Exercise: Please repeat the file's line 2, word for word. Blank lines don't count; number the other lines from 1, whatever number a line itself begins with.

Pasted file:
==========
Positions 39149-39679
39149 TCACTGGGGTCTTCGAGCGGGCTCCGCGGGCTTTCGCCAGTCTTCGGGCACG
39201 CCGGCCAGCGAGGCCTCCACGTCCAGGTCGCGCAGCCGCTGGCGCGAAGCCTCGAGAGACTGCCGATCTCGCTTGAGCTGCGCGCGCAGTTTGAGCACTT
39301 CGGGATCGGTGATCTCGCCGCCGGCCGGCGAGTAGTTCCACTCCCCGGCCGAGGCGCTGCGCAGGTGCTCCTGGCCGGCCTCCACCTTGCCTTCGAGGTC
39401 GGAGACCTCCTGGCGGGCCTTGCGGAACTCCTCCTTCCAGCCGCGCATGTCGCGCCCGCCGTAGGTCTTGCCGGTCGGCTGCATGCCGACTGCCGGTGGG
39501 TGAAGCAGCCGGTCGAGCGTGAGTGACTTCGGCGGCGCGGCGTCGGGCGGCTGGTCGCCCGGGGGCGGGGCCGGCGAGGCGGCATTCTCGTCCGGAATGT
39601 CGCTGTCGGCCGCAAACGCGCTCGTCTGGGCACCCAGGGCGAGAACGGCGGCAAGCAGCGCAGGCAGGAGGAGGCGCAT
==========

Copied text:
39149 TCACTGGGGTCTTCGAGCGGGCTCCGCGGGCTTTCGCCAGTCTTCGGGCACG